Vitamin D-deficient mice with breast cancer are more likely to experience a spread in tumor growth compared to mice who have enough of the vitamin, a new study out of Stanford University School of Medicine finds. The study suggests that maintaining vitamin D levels could act as a protective factor against cancer, a notion that has been investigated in past research.

The researchers linked vitamin D levels to the ID1 gene, which at high levels of expression is associated with breast cancer tumor growth. Past studies have shown that vitamin D is linked to inhibiting the expression of this gene, and that low vitamin D levels have been associated with more aggressive tumors.

In the study, the researchers gathered mice with breast cancer into two groups: The first group was given a diet lacking vitamin D for 10 weeks, and the other was given a normal diet with adequate vitamin D. The mice who consumed a diet without vitamin D ended up developing tumors seven days sooner than the other group, and they also ended up growing larger tumors. To examine how this was happening, the researchers focused on ID1, which was expressed more in tumor cells when vitamin D was lacking in the diet.

This study isn’t the first to analyze vitamin D’s link to cancer. Adequate levels of vitamin D have been shown to lower the risk of breast, prostate, and colon cancers. But varying results among studies have made scientists cautious of touting the benefits of vitamin supplements, as they still technically haven’t been proven to work consistently.

There are plenty of contradicting opinions and studies on the efficacy of vitamin D supplements when it comes to treating or preventing health problems, and the current study’s researchers are aware of them. They note that taking vitamin D supplements often does more harm than good, especially if the person already has enough vitamin D. It’s tough to determine how much a person needs, because sun exposure changes throughout the year, and everyone absorbs the vitamin from the sun's UV rays differently based on where they live and their skin color. Too much vitamin D has been linked to kidney, heart, and other organ damage. This is perhaps why most researchers and the National Cancer Institute can agree that the evidence behind vitamin D’s link to cancer prevention is “inconclusive.”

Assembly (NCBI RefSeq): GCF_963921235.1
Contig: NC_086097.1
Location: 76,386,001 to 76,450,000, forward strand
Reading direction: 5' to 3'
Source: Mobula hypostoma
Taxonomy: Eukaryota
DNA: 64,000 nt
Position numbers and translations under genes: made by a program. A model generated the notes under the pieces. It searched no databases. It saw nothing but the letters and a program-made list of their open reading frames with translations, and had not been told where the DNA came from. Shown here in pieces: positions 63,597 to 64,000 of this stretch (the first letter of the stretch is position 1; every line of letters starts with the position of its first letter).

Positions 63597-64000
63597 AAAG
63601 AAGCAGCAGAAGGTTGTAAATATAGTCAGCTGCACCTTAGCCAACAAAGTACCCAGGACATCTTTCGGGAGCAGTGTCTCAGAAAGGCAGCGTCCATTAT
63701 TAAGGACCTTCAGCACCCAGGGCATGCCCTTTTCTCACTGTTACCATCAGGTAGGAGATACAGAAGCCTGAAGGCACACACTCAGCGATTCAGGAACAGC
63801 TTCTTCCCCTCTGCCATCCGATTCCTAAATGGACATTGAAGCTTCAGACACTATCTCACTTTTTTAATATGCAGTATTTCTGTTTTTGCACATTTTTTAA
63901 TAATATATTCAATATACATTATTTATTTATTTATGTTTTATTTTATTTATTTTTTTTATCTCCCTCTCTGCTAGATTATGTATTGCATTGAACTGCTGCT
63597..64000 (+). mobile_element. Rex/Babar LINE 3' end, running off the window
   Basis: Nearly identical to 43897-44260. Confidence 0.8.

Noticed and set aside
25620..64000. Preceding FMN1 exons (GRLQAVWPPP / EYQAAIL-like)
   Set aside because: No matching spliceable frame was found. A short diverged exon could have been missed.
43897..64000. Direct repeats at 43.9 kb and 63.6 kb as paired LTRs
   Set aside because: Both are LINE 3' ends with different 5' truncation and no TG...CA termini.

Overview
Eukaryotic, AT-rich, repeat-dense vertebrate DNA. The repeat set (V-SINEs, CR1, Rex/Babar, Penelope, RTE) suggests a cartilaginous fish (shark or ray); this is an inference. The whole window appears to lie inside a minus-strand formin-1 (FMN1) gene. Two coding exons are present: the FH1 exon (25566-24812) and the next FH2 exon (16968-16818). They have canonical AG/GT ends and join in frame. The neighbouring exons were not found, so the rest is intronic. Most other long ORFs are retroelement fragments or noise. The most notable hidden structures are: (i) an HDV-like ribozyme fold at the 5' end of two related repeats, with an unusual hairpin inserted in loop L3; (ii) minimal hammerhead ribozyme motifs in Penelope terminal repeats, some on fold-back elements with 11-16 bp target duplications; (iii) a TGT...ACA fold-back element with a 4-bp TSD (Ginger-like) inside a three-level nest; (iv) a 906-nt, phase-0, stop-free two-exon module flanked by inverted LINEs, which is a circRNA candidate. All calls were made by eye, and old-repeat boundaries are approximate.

Regardless, it can’t hurt to make sure you get a few minutes of sun every day, and take vitamin supplements if your doctor deems them safe for you. Take steps to improve your vitamin D intake only if you've been diagnosed with a deficiency.

“Although much more research needs to be done, research from our lab and others suggests that people at risk for breast cancer should know their vitamin D levels and take steps to correct any deficiencies,” Dr. Brian Feldman, assistant professor of pediatrics at Stanford University, said in the press release.

Source: Feldman B, et al. Endocrinology, 2016.